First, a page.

Travel to Spain: What’s the Covid health situation on the Canary and Balearic islands?

Spain’s holiday islands are hoping to be added to the UK’s "green list" for travel at the end of this week, so we look at the current Covid situation in the Balearics and the Canaries.

Tourists drink at a bar in Mallorca

Those countries hoping to be added to the UK’s green list would have to meet several criteria including a low infection rate.

The number of people in the country who have already been vaccinated, the prevalence of variants as well as the ease with which travellers can access reliable data, are also factors that the UK will taking into consideration.

Being added to the green list is crucial because it means that UK travellers won’t have to quarantine upon return home. 

While Spain as a whole has a 14-day infection rate of 249.75, its islands have significantly less.

The Canary Islands currently has a 14-day infection rate of 97 cases per 100,000 inhabitants, while the Balearics only has an incidence rate of 61 per 100,000. The infection rate has been dropping gradually in both regions, according to Spanish health ministry data.

Iago Negueruela, the Balearic’s tourism minister, told The Telegraph: “The British Government should take the epidemiological situation of separate regions into account, rather than different countries”.

“We have… the technology available to sequence the virus and its variants at a higher percentage than any other region [one of four factors set by the UK Government]. We have made huge efforts to contain the pandemic, and the epidemiological figures for the Islands are among the best in Europe,” he added.

The UK’s Foreign Office currently “advises against all but essential travel to Spain, including the Balearic Islands but excluding the Canary Islands”, which gives hope that the whole country won’t receive the same colour categorisation from the UK’s Global Travel Taskforce.

The Balearic Island government is desperate to get on Britain’s green list and president Francina Armengol has also called on the British government to examine the number of coronavirus cases per island rather than the region.

Menorca, for example, which is very popular with British tourists, only has 85 active cases on the whole island, much lower than Mallorca.

Last week, Canary Island Tourism Minister Yazia Castilla also asked the British government to treat the Canaries as a “special case”, separate from the rest of Spain, but admitted that she didn’t think that the Canary Islands would be added to the green list because they would have to halve their number of cases by May 17th.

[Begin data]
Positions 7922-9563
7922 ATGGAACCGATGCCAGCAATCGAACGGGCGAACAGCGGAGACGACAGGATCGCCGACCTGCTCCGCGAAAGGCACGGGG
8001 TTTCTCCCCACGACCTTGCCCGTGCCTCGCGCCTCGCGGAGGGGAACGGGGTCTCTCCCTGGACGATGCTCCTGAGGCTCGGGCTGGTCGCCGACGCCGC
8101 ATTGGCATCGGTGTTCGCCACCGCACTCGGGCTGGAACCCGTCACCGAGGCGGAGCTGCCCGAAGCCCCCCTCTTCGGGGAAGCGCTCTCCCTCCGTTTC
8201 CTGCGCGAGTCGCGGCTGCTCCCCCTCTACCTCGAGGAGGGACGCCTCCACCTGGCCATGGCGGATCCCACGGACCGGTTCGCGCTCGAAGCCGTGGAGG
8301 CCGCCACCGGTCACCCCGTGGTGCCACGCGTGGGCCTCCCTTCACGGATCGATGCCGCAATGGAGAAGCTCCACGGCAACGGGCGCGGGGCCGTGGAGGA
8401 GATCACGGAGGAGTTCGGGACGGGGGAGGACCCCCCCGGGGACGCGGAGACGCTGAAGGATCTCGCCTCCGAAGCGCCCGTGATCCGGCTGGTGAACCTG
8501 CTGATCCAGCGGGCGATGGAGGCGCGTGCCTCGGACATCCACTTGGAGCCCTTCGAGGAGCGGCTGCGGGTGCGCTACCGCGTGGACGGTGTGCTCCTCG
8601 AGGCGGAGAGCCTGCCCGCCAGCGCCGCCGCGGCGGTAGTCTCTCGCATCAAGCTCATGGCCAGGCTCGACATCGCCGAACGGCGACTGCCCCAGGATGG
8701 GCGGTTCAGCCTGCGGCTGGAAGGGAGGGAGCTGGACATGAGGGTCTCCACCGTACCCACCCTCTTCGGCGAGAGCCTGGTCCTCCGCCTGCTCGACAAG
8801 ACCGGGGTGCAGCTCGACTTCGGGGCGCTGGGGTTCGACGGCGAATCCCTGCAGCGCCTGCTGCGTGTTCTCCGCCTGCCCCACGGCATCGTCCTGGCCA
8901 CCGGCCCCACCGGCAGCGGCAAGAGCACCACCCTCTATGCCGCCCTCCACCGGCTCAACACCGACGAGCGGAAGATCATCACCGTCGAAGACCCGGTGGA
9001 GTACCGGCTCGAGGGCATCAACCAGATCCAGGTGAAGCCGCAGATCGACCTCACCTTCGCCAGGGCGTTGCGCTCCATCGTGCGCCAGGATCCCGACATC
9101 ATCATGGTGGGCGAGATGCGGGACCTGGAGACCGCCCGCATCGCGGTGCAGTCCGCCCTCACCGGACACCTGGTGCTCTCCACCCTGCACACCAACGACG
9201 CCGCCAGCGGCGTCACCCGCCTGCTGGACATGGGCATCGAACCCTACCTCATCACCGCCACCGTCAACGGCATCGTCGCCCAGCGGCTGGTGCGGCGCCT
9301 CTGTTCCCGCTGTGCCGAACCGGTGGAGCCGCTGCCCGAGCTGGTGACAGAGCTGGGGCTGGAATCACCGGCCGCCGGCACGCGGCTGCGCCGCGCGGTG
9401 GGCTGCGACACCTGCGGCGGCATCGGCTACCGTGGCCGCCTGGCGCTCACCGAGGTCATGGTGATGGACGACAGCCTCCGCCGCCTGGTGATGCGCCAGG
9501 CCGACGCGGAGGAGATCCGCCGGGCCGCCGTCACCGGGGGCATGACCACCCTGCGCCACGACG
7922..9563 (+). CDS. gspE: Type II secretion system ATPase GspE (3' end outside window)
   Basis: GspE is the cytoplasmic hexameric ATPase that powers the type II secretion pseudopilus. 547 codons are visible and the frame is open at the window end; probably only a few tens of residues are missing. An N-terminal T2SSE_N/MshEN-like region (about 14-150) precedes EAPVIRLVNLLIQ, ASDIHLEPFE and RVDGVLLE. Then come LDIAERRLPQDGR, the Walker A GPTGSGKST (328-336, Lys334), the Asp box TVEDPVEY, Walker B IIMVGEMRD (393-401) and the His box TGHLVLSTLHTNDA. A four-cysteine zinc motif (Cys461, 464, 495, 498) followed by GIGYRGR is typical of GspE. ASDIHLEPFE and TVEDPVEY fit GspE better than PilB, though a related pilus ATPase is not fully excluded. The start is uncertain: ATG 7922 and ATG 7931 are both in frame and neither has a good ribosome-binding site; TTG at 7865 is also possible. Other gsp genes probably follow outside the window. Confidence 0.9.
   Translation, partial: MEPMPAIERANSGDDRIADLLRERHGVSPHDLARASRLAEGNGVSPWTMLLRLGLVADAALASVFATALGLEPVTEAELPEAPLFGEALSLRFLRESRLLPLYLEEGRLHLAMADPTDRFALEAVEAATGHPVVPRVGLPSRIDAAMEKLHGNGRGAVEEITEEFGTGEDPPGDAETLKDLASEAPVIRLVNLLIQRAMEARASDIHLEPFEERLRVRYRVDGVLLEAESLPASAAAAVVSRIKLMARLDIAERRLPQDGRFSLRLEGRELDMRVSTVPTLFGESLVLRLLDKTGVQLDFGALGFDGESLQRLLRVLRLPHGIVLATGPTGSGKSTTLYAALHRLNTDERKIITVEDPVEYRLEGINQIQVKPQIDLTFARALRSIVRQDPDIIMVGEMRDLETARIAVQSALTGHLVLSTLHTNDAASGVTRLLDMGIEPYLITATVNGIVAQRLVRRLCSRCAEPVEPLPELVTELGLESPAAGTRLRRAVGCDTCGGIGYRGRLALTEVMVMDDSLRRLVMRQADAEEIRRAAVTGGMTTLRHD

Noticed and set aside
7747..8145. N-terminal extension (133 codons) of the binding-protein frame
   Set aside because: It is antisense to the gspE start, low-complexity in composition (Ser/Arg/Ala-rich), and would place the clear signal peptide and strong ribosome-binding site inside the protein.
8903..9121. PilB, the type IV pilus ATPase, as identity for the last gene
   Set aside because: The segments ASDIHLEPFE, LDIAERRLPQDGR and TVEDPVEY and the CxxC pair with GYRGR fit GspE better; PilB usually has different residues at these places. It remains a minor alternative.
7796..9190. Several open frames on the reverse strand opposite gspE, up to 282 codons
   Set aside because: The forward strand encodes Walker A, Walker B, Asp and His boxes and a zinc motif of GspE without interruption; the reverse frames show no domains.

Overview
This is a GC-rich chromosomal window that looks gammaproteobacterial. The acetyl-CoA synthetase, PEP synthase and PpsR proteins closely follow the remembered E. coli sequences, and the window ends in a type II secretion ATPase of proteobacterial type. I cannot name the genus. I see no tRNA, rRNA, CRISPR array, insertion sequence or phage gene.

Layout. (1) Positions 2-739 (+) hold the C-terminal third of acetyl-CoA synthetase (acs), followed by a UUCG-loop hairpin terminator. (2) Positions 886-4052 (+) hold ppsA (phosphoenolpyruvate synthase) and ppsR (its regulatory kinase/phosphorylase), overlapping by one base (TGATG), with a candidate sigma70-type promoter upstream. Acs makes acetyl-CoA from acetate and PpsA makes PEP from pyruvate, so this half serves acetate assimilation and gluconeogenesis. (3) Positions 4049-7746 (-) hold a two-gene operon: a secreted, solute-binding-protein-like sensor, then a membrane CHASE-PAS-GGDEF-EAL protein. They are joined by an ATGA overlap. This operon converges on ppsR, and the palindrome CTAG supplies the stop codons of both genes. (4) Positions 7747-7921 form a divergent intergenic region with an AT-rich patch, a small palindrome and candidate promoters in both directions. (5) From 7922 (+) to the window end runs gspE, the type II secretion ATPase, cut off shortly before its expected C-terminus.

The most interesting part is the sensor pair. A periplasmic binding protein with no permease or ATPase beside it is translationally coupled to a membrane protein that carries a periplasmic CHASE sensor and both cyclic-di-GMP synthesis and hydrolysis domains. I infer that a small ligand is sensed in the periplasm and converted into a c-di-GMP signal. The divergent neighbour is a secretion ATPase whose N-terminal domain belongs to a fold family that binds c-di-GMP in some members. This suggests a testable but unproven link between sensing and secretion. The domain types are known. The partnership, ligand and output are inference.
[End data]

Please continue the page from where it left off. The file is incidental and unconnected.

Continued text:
What restrictions are currently in place in the Balearics and the Canaries?


The Balearics currently has a curfew between 11pm and 6am. In Mallorca and Ibiza, the interiors of bars and restaurants are closed, but eating on the terrace is allowed. Bars and restaurants on the two islands can open from 8pm to 10.30pm Monday to Thursday. Friday through Sunday, they must close at 5pm. Shops can open to a 75 percent capacity until 9pm.

On Menorca and Formentera, the interior of bars and restaurants can open to 50 percent capacity and must close at 5pm, except from Fridays to Sundays, when they can open until 6pm. The terraces however can open to 100 percent capacity and must close at 10.30pm, except Fridays through Sundays when they must close between 6-8pm. Shops can open to a 100 percent capacity until 9pm.

Canary Islands

In Tenerife, which has just moved to level 2 of the islands’ restrictions, bars and restaurants can open their terraces as well as indoors now. Groups of six can now meet rather than just 4.

The other islands at level two – Gran Canaria, Lanzarote and El Hierro – can also open bars and restaurants to a capacity of 50 percent inside and 75 percent on the terraces, with table numbers at four and six respectively. They must close by 11pm.

Islands at Level 1 – Fuerteventura, La Palma and La Gomera – can open their bars and restaurants until midnight. Up to 10 people can sit on a table on the terrace and six inside.

Shops are limited to 33 percent capacity at levels 2 and 3, and 50 percent capacity at level 1.

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Spain rules out EU’s advice on compulsory Covid-19 vaccination